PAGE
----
In Rousseau’s opinion, to seek any other source than nature for how to worship God would be to seek the opinion and authority of men, which he rejected as harmful. As such, Rousseau contends that that humans are autonomous creatures, and that humanity is free to do evil, but that doing evil detracts from satisfaction with oneself. Rousseau thanks God for making him in His image so that he can be free, but it is hard to determine from Rousseau if this God” if his is not nature. Frame remarks, “. . . Jean-Jacques Rousseau (1712-78), the father of Romanticism, thought that everything good in the world is the outworking of good feelings” [John M. Frame, The Doctrine of the Christian Life (P&R Publishing), 77].

Friday, November 5, 2010

Will Evangelicalism Die or Revive: An Excerpt from My Almost for His Highest

Evangelicalism is dying. The glory of God is ready to depart. As a movement, we're growing more and more content in the world. Rather than preferring to be absent from the body and present with the Lord, far too many of us prefer to be present with the body and with our future plans. We attend church. But mainly our interest is to learn how to improve our own lots in life. We're repeating the error of the impenitent thief on the cross to whom Jesus was only a matter of convenience. You can hear it in our prayers. Entreaties and petitions that once reflected verses of the Bible are now strangely at odds with Holy Writ. The way He taught us to pray, with hearts submitted to his Kingdom rule, are more and more becoming images of modern man and his quest for successful living.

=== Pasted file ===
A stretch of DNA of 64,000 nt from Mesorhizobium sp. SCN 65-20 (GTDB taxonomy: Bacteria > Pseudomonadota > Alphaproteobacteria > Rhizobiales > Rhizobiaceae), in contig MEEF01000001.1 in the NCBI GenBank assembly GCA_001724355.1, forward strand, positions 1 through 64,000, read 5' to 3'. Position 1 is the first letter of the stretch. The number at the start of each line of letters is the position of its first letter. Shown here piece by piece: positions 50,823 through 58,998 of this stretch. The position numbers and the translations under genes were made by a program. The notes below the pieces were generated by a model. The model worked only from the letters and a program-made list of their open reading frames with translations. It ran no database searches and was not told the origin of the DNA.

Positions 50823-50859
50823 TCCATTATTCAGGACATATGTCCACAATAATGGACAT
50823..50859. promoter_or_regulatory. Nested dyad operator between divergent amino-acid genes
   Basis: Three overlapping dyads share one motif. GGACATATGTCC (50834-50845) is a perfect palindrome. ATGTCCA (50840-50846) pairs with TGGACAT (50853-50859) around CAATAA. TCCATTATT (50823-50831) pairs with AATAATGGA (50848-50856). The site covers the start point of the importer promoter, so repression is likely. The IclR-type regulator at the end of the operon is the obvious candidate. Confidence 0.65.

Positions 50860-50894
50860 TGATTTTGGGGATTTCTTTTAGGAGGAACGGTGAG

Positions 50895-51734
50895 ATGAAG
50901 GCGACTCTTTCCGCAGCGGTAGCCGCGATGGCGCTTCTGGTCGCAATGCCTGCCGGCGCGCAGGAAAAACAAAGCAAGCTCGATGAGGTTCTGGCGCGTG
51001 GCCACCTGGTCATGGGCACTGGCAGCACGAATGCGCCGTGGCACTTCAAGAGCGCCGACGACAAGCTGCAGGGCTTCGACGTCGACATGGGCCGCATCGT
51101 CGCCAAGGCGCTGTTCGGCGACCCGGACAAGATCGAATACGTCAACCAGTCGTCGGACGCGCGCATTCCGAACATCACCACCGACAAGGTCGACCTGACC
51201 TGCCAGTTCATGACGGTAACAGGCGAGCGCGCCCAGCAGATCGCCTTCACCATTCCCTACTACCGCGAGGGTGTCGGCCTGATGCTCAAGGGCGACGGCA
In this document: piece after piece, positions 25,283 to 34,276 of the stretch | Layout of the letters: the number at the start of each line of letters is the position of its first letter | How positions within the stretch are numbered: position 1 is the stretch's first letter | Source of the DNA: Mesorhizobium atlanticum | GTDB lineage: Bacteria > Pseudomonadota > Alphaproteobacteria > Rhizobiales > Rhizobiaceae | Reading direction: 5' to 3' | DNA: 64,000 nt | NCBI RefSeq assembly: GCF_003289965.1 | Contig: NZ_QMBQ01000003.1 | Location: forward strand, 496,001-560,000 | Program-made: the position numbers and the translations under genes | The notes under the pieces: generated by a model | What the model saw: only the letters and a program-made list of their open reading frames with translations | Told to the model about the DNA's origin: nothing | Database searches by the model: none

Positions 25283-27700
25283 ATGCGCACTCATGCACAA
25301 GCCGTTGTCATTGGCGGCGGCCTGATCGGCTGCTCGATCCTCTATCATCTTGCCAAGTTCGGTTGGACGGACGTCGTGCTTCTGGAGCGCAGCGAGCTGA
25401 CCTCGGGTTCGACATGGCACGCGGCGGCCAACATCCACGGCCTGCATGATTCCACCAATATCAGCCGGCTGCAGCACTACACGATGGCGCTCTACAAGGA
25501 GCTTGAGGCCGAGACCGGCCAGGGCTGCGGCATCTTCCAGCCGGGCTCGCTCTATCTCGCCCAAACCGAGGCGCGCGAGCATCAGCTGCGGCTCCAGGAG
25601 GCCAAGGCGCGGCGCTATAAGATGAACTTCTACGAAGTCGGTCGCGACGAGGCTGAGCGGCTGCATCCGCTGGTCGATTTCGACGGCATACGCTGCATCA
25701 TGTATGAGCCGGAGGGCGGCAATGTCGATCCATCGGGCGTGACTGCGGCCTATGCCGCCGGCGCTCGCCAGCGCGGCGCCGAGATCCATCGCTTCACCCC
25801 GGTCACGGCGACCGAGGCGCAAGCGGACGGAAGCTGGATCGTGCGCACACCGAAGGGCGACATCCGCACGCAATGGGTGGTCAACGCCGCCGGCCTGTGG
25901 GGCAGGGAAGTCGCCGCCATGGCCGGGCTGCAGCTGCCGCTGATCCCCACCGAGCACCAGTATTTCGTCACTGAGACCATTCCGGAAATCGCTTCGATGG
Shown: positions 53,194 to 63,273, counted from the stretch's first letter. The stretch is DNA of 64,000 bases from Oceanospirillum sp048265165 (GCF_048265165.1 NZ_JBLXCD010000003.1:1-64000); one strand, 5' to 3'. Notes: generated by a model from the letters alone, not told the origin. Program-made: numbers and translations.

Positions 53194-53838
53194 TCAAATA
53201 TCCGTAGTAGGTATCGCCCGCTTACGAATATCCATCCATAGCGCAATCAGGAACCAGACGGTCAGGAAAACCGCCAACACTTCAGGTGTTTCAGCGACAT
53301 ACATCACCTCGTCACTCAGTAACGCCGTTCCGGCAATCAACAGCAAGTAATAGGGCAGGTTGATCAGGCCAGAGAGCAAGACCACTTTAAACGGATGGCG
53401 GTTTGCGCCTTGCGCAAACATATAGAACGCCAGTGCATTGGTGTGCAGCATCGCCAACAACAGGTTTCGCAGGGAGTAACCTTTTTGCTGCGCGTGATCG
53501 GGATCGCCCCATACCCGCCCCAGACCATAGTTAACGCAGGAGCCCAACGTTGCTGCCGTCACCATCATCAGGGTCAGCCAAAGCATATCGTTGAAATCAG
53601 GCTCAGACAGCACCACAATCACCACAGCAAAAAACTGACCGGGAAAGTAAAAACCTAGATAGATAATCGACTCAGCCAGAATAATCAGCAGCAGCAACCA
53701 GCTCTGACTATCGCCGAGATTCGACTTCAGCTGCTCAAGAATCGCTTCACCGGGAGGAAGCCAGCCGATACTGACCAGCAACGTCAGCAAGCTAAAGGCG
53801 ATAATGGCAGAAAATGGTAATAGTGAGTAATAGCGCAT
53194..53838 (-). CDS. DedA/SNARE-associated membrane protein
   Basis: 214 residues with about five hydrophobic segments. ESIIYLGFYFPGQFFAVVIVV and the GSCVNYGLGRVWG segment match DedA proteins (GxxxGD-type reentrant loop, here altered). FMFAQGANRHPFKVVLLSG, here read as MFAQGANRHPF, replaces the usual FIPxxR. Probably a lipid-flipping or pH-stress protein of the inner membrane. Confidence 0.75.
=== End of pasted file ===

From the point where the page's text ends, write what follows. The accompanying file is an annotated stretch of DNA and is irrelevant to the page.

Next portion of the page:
What has become of the spirit of brokenness and humility in our churches? We are forgetting to bow the knee. What has happened to the cry of the penitent thief who, in unassuming contrition, cried from the depths of his sin-sick soul, "Jesus, remember me when You come in Your kingdom!" We are forgetting we are thieves. Daily repentance and walking in true faith and holiness before God are being pushed aside to make room for the idols of personal relevance and the settled life.

What has become of our commitment to the crucified life? Have we forgotten His promise that we'll be persecuted for the sake of righteous­ness? To scores of Protestant believers the cross is a symbol, but that is all. What was once our joy to bear His cross turned to apprehension of it, and in our apprehension of it, we soon came to revile the very thought of losing face for His gospel. We are losing our saltiness.

Once there was a highway to heaven, full of born again souls set on pilgrimage to their heavenly Zion, a place not of this world. But now the highway is quickly being paved over with the veneer of casual Christianity. Other than the remaining trappings of ecclesiastical tradi­tion found in some of our churches, or the name of Jesus heard through the loud speakers of culturally-sensitive extravaganzas called worship services found in others, very little evidence remains in the evangelical movement of what might be coined "evangelical."